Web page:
SAN FRANCISCO, Calif. (CN) – Amid weeks of tumult at Uber, the ride-hailing technology company appears to have settled a case with a class of drivers who said the company didn’t follow through on a promotional promise.
U.S. Magistrate Judge Maria-Elena James signed a stipulated order dismissing the case, typically an indication the matter has been settled out of court.
The case dates back to last year, when lead plaintiff Kimberly Berger accused the company of breach of contract, unfair competition and breach of good faith, claiming the company did not live up to the promises it made during a promotion.
Specifically, Uber guaranteed its drivers rates of $26 during peak hours and $20 during regular hours, and the only requirements were that they accept 90 percent of trips, average at least one trip per hour and be online for 50 minutes of every hour worked, Berger said in the complaint.
The promotion, called “Winter Warmup,” took place in January 2015.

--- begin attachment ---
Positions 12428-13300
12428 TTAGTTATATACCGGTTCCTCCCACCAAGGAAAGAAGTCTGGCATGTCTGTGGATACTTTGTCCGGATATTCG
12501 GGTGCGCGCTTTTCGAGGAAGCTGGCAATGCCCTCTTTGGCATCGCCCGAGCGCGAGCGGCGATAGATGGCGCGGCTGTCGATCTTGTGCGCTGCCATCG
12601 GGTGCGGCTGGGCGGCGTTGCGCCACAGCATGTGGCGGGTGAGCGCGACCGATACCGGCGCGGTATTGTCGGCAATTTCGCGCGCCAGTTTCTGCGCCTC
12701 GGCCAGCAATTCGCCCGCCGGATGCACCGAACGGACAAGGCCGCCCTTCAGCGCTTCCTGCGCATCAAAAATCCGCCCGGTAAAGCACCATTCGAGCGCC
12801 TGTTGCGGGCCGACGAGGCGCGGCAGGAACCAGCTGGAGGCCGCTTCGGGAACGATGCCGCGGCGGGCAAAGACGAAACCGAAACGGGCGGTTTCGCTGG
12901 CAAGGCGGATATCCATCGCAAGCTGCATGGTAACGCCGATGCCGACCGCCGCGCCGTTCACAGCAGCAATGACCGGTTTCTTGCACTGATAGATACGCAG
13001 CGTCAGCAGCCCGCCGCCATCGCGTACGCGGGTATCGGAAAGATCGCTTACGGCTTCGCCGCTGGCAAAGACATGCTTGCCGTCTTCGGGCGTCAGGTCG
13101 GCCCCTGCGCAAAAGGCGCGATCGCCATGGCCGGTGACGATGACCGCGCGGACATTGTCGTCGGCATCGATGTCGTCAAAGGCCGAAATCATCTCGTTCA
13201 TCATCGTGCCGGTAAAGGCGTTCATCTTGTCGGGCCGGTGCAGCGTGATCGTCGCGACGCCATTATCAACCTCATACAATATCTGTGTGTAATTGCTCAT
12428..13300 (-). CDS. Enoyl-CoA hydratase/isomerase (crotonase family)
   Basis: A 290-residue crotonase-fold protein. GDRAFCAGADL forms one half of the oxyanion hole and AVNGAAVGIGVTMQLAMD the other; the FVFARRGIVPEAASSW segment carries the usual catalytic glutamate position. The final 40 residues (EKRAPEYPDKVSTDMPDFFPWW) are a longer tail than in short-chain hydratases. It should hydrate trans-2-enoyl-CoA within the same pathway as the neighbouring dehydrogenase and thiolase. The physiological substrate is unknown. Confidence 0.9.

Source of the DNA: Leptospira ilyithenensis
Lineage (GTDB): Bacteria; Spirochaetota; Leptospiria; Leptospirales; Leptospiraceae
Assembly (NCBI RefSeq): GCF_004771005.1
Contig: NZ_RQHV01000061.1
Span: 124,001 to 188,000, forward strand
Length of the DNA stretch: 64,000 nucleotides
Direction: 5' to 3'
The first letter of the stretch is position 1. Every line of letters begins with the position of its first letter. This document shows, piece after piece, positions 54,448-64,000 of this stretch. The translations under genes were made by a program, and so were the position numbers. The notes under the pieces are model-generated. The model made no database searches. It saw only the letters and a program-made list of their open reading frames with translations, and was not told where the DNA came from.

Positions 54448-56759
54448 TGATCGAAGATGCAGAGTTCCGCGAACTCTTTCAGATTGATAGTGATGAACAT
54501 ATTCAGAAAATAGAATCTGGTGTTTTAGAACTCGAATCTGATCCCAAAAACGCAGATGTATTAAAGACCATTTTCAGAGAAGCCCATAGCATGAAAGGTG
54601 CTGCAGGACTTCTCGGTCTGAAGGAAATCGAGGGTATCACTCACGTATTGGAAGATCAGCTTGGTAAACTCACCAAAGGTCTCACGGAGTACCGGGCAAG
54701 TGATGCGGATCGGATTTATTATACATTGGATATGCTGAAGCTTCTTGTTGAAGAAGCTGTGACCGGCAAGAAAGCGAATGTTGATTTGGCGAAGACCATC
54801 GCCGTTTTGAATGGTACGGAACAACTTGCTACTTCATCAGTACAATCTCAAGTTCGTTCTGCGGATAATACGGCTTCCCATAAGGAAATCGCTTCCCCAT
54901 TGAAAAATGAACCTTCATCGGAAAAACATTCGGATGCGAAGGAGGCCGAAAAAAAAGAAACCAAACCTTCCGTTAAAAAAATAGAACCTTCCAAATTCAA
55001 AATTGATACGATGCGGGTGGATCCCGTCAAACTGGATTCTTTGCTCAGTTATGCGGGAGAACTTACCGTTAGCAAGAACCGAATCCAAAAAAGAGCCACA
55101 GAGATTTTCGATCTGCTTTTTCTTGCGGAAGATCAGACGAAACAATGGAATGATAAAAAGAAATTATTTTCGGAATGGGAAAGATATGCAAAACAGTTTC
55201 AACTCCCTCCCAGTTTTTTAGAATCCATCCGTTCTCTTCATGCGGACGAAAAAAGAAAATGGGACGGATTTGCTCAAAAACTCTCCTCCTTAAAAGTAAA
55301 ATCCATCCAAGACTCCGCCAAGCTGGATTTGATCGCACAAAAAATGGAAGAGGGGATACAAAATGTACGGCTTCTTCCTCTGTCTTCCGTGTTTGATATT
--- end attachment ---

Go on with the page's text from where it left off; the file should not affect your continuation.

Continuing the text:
Berger said Uber did not pay its drivers as promised, nor did it provide a clear expectation of how the guarantee worked.
Based on the promotional email, she said, drivers were led to believe that as long as they followed the requirements, they would be guaranteed the advertised rates.
But “Uber did not disclose that the hourly guarantee would be calculated based on a weekly, or per pay period, gross average all hours worked by Uber drivers, and not on an hourly basis as promised in the Uber ‘Winter Warmup’ guarantee promotion,” Berger said in the complaint.
Since the hourly guarantee reflected an average gross hourly rate before Uber fees were subtracted, she said, drivers were paid hourly rates up to 40 percent less than advertised.
Berger’s attorney Amy Wooton declined to comment.
Uber did not return an email seeking comment by press time.